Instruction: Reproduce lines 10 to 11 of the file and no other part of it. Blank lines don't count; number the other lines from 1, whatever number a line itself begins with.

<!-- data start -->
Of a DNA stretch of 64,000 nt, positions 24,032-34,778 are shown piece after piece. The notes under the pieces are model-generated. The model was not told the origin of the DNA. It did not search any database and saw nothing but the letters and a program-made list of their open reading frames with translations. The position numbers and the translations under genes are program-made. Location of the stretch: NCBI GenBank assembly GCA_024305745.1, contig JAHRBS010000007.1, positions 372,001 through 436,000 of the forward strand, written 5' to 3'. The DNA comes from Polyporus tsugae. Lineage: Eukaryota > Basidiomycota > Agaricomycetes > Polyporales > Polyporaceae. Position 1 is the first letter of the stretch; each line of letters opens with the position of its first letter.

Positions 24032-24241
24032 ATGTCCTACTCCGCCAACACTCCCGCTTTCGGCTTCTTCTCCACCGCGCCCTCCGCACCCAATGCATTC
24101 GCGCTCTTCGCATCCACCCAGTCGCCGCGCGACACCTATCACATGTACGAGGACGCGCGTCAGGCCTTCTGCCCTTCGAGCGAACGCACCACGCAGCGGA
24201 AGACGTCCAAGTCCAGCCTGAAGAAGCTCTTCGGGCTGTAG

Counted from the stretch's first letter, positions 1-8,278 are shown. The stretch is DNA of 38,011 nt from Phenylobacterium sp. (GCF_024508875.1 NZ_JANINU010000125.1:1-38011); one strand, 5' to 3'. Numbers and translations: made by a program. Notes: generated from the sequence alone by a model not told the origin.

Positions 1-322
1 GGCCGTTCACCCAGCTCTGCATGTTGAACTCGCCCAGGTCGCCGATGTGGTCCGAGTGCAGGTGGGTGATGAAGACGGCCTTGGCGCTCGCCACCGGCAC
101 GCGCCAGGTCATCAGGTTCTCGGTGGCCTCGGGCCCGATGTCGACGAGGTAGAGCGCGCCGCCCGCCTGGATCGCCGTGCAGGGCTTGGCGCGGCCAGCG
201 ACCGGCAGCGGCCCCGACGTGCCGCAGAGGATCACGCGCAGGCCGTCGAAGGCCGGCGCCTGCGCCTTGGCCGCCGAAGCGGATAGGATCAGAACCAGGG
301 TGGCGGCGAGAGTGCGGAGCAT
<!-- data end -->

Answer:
201 ACCGGCAGCGGCCCCGACGTGCCGCAGAGGATCACGCGCAGGCCGTCGAAGGCCGGCGCCTGCGCCTTGGCCGCCGAAGCGGATAGGATCAGAACCAGGG
301 TGGCGGCGAGAGTGCGGAGCAT